Clamping down on energy cash costs

THE ANNOUNCEMENT in July by the UK government that the average domestic fuel bill will rise to 1,000 – or just above 4% of UK average diving light to nearly 400 press articles and a good deal of political debate. A less reported story was the increasing cost to business of the UK’s sustainable energy policy, which the government admits will lead to energy price rises of up to 10% per year.

One of the main issues driving the escalating costs is the increasing dependency of the UK economy on imported energy sources. To address this issue, the forthcoming Energy Reform Act will stimulate more UK energy being produced from local renewable sources, including nuclear energy.

However, it will be a long time before such renewable energy sources come online, which will leave UK businesses facing unpredictable energy costs for the foreseeable future. UK finance professionals will need to factor the unpredictability into their cost projections or, better still, establish processes to mitigate the impact of this unpredictability.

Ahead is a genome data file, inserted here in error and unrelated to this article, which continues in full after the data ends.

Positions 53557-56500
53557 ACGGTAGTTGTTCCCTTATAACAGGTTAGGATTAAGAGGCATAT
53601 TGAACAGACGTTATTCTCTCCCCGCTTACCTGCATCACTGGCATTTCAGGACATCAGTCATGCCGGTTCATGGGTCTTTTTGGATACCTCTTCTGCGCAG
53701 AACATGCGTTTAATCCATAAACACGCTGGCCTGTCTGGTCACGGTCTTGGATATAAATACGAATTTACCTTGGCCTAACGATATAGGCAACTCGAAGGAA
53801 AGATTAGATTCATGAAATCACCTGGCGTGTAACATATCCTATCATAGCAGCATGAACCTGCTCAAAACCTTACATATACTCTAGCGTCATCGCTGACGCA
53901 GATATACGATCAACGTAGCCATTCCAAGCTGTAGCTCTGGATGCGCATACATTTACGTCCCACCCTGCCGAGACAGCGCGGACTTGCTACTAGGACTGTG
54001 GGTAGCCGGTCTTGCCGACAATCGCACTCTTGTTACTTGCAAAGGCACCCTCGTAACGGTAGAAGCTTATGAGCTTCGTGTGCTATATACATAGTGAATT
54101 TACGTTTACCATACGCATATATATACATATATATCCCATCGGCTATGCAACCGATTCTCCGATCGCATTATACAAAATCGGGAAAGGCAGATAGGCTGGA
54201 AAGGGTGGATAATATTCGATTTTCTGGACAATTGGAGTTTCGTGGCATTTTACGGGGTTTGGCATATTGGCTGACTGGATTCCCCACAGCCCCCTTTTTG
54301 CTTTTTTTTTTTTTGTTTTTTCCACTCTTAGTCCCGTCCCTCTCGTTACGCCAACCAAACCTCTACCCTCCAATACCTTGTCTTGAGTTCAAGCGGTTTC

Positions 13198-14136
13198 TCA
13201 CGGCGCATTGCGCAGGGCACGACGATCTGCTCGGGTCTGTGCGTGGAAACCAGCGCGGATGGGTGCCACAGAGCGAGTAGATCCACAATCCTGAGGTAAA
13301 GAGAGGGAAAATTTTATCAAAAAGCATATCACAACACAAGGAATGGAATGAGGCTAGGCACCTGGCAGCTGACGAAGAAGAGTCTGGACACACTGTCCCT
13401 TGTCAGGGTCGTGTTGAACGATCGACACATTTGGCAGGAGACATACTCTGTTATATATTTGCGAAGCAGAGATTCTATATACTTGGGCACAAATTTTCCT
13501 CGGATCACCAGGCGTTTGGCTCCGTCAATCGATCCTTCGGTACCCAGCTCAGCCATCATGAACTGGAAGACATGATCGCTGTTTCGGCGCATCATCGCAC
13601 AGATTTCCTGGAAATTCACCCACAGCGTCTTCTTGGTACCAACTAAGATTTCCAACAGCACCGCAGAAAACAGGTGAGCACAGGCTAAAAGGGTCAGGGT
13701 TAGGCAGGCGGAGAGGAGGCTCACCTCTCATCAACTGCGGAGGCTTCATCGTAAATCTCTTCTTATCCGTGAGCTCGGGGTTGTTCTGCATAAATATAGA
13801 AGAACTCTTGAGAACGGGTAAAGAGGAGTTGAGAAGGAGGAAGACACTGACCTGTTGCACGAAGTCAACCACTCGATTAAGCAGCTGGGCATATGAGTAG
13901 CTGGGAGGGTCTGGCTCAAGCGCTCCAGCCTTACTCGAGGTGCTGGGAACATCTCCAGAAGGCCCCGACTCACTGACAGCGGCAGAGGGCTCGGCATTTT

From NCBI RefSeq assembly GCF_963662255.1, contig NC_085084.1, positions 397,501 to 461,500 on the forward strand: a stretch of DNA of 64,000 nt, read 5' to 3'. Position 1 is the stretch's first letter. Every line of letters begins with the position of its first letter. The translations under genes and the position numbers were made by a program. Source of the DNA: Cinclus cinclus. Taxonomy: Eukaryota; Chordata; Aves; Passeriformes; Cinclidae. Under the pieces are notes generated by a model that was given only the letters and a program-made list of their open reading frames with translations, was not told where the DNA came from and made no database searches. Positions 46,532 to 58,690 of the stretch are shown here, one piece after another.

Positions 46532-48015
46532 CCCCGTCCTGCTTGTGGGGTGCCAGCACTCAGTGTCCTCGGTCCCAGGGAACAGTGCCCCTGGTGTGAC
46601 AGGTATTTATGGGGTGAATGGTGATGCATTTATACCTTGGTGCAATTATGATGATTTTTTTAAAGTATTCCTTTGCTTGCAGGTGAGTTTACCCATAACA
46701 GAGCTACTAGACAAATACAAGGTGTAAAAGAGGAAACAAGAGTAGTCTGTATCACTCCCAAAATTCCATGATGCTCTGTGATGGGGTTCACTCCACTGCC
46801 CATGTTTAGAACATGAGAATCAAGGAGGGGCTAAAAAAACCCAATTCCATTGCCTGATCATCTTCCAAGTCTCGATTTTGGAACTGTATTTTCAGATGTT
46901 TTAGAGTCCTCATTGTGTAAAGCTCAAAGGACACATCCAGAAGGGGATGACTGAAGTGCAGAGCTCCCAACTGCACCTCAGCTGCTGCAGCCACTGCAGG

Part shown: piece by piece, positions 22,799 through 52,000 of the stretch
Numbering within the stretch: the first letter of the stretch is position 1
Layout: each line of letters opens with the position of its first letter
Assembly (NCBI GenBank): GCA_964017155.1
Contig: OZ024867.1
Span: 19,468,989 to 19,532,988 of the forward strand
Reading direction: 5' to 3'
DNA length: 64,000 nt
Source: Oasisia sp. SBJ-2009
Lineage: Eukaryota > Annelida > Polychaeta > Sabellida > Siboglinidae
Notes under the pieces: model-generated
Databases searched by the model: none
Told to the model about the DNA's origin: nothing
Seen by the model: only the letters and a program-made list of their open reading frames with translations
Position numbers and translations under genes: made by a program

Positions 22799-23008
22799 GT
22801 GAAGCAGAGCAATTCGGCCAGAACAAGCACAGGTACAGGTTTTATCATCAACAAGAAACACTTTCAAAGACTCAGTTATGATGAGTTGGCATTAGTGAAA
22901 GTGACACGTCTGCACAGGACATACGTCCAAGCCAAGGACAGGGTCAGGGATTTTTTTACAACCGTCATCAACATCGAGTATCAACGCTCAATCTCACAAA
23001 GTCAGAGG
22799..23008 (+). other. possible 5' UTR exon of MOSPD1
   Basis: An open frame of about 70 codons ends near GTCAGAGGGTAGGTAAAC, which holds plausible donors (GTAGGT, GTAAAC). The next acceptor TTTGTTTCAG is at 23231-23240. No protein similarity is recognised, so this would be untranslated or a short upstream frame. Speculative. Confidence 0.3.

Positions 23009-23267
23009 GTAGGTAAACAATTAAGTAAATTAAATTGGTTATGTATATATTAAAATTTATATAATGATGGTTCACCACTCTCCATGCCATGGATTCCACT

Finance directors need a strategy to help their organisations cope with four major energy issues that are rapidly approaching: a lack of mid-term pricing certainty, rapidly increasing energy costs, higher costs from more stringent compliance reporting, and – on the upside – renewable investment cost-saving opportunities.

The UK’s mix of energy sources leaves UK business increasingly dependent on non-UK providers and therefore very susceptible to the whims of the global energy market. Not only is there a diminishing supply of fossil fuels, there are also increasing demands on what is left, due to the high growth in energy consumption in the BRIC countries.

This is amplified by recent political events, such as the so-called Arab Spring, and economic events, such as fluctuations in the US dollar exchange rate. Purchasing forward energy contracts when prices are volatile is risky. Such unpredictability can make FDs over-cautious and funds that might have been used for investment are set aside to insure against further rises in energy prices.

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